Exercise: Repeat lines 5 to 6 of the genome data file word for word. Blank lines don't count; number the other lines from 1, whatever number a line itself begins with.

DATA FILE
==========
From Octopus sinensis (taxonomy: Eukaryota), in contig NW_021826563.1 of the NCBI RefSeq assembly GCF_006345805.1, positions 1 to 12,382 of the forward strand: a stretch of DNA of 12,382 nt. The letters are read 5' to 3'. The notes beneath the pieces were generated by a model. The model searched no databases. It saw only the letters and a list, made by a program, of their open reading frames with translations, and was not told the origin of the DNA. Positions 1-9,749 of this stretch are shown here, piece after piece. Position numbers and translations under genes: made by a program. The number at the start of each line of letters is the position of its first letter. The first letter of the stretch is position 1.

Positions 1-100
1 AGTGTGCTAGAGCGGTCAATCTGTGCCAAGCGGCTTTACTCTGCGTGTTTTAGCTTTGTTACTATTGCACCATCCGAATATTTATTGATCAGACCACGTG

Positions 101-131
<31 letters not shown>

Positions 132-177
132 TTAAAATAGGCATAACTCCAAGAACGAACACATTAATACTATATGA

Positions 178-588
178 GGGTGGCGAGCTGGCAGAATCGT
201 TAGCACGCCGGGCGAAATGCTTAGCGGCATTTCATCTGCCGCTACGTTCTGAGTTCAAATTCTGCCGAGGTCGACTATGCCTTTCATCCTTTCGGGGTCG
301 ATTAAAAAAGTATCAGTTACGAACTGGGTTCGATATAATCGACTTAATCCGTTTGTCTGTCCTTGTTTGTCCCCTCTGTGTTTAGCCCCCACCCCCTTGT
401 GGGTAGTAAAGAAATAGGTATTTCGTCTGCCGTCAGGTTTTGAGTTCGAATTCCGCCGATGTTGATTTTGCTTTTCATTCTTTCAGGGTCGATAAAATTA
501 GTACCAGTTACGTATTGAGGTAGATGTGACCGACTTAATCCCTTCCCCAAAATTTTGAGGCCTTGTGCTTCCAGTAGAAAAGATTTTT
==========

<31 letters not shown>

Positions 132-177